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Dhaka Tribune

The post-American world

Update : 24 Apr 2013, 08:32 AM

In a unipolar world order, the term post American world remains quite novel to an average person.

Many may question the practicality of a world order devoid of US influence and dominance. Since the close of the second world war, the US has maintained its dominance over the world by combining its military might with economic power.

The Twin Tower attacks changed all that. America, long considered invincible, was floored by the audacity and reach of Al Qaeda. The attack subsequently forced them to undertake military action in Afghanistan. That campaign was followed by another in Saddam’s Iraq, which had a heavy toll on US military spending, which still has the US reeling.

So what should the post-American world look like? Is the American economy already on the decline? Fareed Zakaria, a renowned US journalist, portrays this phenomenon in his book, The Post-American World, as the rise of the rest, instead of the fall of America. The principal challenger is China and, to some extent, India. Both countries have been experiencing spectacular economic growth riding on the secondary sector and tertiary sectors in China and India, respectively.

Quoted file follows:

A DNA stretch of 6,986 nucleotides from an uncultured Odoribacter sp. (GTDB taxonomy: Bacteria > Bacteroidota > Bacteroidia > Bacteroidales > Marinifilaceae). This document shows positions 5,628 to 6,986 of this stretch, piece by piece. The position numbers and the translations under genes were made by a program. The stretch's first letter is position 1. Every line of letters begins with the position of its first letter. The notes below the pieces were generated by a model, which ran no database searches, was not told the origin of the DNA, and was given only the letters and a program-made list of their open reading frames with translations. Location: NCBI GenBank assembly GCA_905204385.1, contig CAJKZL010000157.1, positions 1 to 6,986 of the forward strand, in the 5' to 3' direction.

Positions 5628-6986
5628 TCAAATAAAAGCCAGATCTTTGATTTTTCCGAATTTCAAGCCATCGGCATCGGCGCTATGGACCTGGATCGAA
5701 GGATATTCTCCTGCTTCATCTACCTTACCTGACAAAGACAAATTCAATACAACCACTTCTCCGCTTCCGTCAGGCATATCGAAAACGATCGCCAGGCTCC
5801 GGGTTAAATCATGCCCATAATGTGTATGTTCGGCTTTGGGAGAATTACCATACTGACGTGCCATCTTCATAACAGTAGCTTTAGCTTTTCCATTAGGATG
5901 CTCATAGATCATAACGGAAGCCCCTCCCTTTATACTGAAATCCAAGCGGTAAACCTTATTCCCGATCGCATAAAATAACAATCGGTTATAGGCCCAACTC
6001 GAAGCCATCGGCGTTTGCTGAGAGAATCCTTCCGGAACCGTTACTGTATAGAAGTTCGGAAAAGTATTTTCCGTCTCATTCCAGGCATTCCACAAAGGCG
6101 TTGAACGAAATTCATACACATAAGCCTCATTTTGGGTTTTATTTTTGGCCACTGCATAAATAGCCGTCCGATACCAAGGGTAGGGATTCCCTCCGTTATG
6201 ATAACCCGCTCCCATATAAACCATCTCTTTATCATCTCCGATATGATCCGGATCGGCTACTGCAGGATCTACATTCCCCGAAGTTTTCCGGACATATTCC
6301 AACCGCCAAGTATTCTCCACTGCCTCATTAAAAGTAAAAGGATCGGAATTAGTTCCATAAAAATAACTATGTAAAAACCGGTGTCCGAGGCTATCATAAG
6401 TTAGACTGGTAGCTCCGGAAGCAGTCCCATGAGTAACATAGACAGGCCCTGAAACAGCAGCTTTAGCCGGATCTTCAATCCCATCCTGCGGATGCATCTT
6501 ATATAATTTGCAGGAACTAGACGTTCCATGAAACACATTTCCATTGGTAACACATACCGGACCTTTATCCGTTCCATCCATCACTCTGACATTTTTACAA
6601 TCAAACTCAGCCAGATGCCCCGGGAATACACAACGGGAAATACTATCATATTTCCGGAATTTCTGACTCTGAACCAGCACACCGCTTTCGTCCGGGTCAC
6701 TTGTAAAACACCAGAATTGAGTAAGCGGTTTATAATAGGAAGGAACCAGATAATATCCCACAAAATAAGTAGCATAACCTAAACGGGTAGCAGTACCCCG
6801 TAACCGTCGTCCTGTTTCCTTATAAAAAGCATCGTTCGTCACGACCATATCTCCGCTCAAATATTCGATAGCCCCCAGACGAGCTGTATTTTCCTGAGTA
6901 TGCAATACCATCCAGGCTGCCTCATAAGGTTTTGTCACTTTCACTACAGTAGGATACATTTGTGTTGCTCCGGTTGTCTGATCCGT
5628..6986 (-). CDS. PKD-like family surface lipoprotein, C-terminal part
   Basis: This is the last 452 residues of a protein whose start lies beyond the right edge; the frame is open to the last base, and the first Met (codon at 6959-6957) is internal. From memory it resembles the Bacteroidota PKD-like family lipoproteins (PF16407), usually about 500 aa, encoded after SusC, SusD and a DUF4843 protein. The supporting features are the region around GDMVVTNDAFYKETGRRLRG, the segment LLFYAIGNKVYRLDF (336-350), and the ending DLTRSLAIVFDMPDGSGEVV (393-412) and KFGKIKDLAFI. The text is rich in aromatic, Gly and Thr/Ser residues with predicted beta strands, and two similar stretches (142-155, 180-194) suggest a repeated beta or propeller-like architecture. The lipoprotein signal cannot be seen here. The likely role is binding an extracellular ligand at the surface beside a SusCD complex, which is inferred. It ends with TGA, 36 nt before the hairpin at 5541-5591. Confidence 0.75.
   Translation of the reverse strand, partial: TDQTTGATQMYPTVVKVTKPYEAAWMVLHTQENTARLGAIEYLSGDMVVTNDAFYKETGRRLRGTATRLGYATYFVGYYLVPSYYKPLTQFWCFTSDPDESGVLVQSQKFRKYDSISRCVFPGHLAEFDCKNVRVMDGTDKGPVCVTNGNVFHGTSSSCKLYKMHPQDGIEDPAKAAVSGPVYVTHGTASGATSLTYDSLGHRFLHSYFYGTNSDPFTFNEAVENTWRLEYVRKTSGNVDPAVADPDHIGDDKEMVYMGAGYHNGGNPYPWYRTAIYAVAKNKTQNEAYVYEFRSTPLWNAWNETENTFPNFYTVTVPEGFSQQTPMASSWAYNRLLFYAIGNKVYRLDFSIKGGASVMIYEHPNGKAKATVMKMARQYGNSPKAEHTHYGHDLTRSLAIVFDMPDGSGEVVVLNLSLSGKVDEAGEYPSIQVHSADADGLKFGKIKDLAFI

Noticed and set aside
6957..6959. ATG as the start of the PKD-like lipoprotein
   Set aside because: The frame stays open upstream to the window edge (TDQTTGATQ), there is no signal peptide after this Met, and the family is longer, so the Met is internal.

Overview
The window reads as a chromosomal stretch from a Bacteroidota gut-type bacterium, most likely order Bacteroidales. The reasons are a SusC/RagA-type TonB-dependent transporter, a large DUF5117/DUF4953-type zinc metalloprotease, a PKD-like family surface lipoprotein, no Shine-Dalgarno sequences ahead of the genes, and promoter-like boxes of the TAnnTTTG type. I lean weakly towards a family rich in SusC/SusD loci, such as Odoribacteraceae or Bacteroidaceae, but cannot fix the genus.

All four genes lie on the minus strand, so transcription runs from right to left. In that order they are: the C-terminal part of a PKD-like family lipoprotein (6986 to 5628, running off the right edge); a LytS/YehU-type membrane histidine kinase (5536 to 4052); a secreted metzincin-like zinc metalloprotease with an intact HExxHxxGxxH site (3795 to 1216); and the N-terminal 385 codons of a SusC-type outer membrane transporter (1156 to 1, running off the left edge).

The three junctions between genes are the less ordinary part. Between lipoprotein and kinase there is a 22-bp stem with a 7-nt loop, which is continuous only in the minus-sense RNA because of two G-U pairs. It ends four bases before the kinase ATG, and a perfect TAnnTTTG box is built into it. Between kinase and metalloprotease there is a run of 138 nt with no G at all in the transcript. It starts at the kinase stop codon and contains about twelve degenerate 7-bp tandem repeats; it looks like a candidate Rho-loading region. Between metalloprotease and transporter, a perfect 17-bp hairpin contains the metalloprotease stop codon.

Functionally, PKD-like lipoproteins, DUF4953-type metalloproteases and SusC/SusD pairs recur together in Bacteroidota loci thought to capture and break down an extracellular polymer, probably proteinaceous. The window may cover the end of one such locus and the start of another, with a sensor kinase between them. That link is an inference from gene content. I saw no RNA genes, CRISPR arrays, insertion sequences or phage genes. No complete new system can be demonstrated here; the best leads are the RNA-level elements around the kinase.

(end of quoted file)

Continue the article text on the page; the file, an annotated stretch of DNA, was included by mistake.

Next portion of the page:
Following the removal of its self-imposed isolation in the second-half of the 20th century, the Chinese government has been working judiciously towards improving its economic growth. The government has been incentivising MNCs to set up their factories through a set of investment policies favouring foreign investors. As a result, courtesy of low-cost labour, cheap Chinese goods have successfully penetrated the world market, allowing the country to further strengthen its economy.

China currently boasts the world’s second largest economy. Growth in the Chinese economy continues and it is expected that it will become the largest economy by 2020, surpassing the US.

Although China’s foreign policy motto remains “peaceful rise,” their economic clout has afforded them to become more active in world affairs. The focus of their foreign policy remains securing mineral resources for the burgeoning manufacturing industry. In terms of military technology and strength, China remains far behind the US, with no foreseeable change.

Given this backdrop, the Americans find themselves in a difficult position facing a rising China. Both countries have recently been at loggerheads over China’s “Senkaku Island” land dispute with Japan. Because of changing dynamics, the US is now shifting its focus to Asia. India is a potential ally for countering China’s influence. It will be interesting to see how things pan out, as the future of the so-called post-American world will depend on the interactions between China and the US.

Zahedul Amin is the director of LightCastle Partners.  

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